Walker, M, Boni, A & D. Velasco eds (2024), Reparative Futures and Transformative Learning Spaces, Springer Nature, Switzerland. https://link.springer.com/book/10.1007/978-3-031-45806-4 Abstract: […]
Indigenous peoples have historically been the poorest and most excluded populations in many parts of the world. They have suffered serious discriminations in terms of their basic rights to land, resources, language, culture, citizenship, access to basic services as well as the denial of essential conditions to lead a healthy and satisfying life.
The main objective of this thematic group is to investigate how the capability approach can be applied in the context of indigenous issues, at the theoretical and practical level. At the theoretical level, we intend to explore how the capability approach can be applied as a theoretical framework to analyse indigenous peoples' rights and well-being. At the practical level, we propose to investigate whether and to what extent the capability approach can contribute to further indigenous holistic concept of development in the design, implementation and evaluation of development policies.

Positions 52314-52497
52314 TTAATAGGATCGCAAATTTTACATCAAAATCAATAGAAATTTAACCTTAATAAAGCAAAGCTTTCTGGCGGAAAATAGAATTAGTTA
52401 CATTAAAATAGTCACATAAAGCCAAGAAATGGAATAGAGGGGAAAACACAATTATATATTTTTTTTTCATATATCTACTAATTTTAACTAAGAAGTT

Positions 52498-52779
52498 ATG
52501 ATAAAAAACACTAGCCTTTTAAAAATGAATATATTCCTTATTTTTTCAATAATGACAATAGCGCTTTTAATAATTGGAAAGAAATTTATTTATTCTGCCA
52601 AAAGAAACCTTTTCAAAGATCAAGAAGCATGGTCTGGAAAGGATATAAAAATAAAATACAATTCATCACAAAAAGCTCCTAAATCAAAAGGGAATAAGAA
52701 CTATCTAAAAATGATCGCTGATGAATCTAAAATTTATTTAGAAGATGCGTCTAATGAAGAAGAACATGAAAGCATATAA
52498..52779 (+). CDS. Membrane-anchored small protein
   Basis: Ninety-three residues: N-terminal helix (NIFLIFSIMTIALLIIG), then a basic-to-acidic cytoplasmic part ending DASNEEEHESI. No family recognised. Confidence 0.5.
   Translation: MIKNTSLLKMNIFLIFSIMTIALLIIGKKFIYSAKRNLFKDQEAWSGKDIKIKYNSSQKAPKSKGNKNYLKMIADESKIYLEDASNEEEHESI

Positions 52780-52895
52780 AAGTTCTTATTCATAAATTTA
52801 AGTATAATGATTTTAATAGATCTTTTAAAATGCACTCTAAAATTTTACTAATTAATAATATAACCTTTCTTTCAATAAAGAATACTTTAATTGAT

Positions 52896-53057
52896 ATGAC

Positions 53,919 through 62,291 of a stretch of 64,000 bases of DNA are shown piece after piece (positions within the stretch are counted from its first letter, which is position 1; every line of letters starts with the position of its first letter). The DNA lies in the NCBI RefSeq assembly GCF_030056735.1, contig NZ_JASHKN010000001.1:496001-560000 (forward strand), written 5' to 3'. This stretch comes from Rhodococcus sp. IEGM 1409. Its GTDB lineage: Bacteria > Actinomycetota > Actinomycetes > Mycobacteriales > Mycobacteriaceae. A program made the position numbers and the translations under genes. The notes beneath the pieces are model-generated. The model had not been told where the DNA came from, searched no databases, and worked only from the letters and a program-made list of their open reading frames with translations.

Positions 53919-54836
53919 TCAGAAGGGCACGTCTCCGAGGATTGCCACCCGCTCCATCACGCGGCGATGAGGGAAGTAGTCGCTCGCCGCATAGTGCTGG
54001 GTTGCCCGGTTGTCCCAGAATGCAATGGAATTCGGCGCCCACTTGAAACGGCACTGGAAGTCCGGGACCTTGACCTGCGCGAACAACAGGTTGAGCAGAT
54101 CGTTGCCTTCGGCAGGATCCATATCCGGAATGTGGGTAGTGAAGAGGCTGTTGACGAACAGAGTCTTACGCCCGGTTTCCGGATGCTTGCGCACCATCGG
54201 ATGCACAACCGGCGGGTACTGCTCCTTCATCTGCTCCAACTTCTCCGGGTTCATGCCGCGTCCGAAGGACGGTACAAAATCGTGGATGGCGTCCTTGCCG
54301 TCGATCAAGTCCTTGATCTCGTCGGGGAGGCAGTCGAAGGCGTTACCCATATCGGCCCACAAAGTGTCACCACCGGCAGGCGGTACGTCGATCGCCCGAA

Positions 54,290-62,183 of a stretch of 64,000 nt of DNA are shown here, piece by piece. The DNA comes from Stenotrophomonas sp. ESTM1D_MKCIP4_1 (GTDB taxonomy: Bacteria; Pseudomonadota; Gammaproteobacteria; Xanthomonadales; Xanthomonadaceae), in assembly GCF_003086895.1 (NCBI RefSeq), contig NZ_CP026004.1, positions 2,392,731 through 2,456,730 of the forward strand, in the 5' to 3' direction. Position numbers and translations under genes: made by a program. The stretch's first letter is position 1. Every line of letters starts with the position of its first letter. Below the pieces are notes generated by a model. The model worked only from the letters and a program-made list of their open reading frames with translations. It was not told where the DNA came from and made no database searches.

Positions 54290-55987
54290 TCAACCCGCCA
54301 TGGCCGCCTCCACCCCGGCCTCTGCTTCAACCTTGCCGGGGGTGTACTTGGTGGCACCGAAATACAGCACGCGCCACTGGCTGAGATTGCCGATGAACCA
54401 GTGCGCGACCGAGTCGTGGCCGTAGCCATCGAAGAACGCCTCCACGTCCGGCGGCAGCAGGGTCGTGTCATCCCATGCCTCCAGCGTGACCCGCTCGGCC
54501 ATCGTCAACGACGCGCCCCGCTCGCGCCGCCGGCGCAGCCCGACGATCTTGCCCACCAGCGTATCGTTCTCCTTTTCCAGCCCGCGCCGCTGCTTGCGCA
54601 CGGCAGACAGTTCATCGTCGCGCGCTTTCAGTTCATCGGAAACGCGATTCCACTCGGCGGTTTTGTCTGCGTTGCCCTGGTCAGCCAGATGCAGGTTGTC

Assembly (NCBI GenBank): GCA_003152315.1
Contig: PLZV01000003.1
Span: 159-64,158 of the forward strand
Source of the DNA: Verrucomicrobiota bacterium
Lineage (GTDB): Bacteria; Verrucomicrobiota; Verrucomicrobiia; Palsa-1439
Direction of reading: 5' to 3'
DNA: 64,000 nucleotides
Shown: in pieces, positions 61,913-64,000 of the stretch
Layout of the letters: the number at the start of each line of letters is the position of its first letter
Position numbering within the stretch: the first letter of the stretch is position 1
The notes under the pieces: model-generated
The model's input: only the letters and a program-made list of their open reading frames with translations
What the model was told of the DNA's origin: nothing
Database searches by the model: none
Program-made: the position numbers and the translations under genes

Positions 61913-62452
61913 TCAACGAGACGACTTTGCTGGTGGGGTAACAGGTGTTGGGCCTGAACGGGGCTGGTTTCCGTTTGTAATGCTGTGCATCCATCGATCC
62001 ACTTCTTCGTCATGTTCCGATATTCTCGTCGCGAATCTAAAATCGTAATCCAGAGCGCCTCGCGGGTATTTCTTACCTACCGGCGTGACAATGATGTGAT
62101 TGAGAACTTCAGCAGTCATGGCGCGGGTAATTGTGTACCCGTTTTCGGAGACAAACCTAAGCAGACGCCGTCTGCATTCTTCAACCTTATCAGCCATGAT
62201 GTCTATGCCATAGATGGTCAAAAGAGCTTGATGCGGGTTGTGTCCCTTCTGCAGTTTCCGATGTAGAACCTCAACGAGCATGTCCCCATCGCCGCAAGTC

The research activities aim to investigate not only individual capabilities but also better understand and value capabilities that are shared by a social group or community. The group emphasizes the use of participatory research methods to enable indigenous peoples to fully participate in any research activities in order to allow them to define their priorities (set of capabilities) for their self-defined human development.